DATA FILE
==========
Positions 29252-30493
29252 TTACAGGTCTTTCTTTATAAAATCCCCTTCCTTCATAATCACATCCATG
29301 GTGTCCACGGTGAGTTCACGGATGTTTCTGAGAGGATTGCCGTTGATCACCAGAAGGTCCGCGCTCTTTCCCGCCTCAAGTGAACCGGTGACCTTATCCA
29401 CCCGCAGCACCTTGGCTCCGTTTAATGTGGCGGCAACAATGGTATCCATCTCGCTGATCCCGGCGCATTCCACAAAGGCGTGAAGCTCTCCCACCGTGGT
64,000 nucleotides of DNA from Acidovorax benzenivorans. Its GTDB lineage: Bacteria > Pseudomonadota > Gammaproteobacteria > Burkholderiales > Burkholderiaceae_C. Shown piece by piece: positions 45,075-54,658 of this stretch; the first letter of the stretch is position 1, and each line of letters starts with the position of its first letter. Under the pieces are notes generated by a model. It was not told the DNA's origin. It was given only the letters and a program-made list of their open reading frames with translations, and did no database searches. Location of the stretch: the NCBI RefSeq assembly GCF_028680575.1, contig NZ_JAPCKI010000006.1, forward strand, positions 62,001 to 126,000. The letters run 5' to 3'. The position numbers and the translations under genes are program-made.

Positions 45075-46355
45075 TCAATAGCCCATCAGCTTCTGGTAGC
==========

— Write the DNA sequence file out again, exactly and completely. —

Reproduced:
Positions 29252-30493
29252 TTACAGGTCTTTCTTTATAAAATCCCCTTCCTTCATAATCACATCCATG
29301 GTGTCCACGGTGAGTTCACGGATGTTTCTGAGAGGATTGCCGTTGATCACCAGAAGGTCCGCGCTCTTTCCCGCCTCAAGTGAACCGGTGACCTTATCCA
29401 CCCGCAGCACCTTGGCTCCGTTTAATGTGGCGGCAACAATGGTATCCATCTCGCTGATCCCGGCGCATTCCACAAAGGCGTGAAGCTCTCCCACCGTGGT
64,000 nucleotides of DNA from Acidovorax benzenivorans. Its GTDB lineage: Bacteria > Pseudomonadota > Gammaproteobacteria > Burkholderiales > Burkholderiaceae_C. Shown piece by piece: positions 45,075-54,658 of this stretch; the first letter of the stretch is position 1, and each line of letters starts with the position of its first letter. Under the pieces are notes generated by a model. It was not told the DNA's origin. It was given only the letters and a program-made list of their open reading frames with translations, and did no database searches. Location of the stretch: the NCBI RefSeq assembly GCF_028680575.1, contig NZ_JAPCKI010000006.1, forward strand, positions 62,001 to 126,000. The letters run 5' to 3'. The position numbers and the translations under genes are program-made.

Positions 45075-46355
45075 TCAATAGCCCATCAGCTTCTGGTAGC